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Slate: Spam is killing e-mail
...Or at least it's about to destroy the e-mail we're used to: the tool that lets a stranger respond to something you posted on your Web site or that lets a potential client contact you after reading an article you wrote. E-mail is pervasive because it's simple to use, remarkably flexible, and it reaches everyone. The trouble is that e-mail is too good at that third task. Because e-mail inboxes are open to anyone, longtime Internet users now receive hundreds of spams per day, making e-mail virtually unusable without countermeasures.
SPAMMERS AND FILTERS
The most common countermeasure, server-side filtering, has serious limitations. No automated system can identify spam as well as a human can. Internet service providers certainly try: They block known spammer addresses and use algorithms to identify spam based on an e-mail's contents, subject line, or other headers. AOL and MSN both trumpet spam filtering systems like this in their latest software, and Yahoo! and Microsoft's Hotmail offer junk-mail filters for their Web-based e-mail services.
But the filters are running out of gas. The spammers keep multiplying, and they keep finding clever ways to fool the systems designed to stop them. Promising newcomers such as CloudMark, which taps the collective power of e-mail recipients to identify spam, may improve things for a while. But there will always be a trade-off between catching all the spam and ensuring that every piece of legitimate e-mail gets through.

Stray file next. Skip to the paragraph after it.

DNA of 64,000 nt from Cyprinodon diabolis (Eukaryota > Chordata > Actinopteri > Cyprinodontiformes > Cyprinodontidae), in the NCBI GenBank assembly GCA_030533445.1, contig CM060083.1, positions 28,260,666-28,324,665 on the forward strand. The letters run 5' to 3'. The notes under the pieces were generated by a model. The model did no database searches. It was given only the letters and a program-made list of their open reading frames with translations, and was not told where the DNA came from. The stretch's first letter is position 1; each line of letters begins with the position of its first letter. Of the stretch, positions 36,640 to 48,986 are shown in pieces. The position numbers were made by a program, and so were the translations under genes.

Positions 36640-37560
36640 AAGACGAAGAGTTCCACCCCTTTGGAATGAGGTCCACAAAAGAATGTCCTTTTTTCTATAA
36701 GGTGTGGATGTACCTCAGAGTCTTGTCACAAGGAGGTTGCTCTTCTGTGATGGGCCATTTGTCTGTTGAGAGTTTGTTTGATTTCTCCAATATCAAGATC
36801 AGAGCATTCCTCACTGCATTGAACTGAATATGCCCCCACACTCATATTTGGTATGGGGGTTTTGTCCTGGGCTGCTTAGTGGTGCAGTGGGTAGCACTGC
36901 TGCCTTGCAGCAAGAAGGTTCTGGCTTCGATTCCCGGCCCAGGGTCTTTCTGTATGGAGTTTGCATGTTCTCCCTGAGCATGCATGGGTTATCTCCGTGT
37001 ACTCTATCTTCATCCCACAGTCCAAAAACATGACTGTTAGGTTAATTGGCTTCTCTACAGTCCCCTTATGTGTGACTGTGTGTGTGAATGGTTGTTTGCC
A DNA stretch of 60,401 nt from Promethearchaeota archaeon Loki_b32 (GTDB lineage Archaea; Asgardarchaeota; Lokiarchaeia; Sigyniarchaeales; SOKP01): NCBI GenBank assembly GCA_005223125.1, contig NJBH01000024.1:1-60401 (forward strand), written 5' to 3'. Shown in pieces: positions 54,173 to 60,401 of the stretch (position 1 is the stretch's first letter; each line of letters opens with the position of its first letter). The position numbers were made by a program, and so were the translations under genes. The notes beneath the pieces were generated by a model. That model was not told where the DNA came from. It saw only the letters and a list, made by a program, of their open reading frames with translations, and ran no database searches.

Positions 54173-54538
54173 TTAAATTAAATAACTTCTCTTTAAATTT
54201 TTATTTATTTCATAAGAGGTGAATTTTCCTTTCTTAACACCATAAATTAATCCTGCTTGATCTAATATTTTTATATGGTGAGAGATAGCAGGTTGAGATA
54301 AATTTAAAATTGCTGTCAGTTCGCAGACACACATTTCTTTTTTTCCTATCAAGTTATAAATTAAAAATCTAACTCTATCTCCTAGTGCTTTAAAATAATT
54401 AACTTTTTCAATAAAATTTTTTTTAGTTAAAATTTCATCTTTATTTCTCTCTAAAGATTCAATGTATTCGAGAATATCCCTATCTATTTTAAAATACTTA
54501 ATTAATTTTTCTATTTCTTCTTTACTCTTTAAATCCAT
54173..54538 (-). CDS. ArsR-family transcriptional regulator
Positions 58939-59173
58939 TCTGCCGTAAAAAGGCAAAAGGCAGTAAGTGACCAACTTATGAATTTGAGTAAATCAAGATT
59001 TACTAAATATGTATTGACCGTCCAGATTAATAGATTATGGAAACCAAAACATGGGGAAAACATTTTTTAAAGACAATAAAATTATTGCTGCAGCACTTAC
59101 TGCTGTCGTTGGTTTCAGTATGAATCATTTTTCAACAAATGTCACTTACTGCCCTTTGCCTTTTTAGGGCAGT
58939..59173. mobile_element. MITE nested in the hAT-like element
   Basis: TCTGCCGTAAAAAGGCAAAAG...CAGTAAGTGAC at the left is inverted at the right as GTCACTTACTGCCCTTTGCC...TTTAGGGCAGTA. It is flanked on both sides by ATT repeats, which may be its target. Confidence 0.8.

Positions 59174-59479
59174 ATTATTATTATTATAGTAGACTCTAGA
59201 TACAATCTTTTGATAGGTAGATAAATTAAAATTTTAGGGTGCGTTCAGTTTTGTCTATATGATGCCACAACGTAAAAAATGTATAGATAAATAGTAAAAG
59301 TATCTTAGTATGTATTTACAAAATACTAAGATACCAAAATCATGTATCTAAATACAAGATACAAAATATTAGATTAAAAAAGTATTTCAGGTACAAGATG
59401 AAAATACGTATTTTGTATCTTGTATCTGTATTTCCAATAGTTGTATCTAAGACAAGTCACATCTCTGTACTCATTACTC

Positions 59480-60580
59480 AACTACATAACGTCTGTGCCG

RISE OF `WHITELISTS'
So, sophisticated Internet users are turning to a new approach. Instead of trying to block spam while allowing everything else, these users employ software that blocks everything except messages from already known, accepted senders. These systems, called "whitelists," change e-mail from an open system to a closed one.
Whitelist applications available today include MailFrontier , ChoiceMail from DigiPortal, Vanquish, and the freeware Tagged Message Delivery Agent. There's also a whitelist option built into Hotmail, known as the "exclusive" setting. Though it's hidden in the preferences menu (click "Options," then "Junk Mail Filter"), more than 10 percent of Hotmail users reportedly invoke it. Before long, expect all e-mail applications to offer this function.
Whitelists typically allow e-mail from everyone in a user's existing address book. Other, unknown senders receive an automated reply, asking them to take further action, such as explain who they are. Or senders may be asked to identify a partially obscured image of a word. A person can make out the word, but automated spammer software can't.
The link for this article located at MSNBC is no longer available.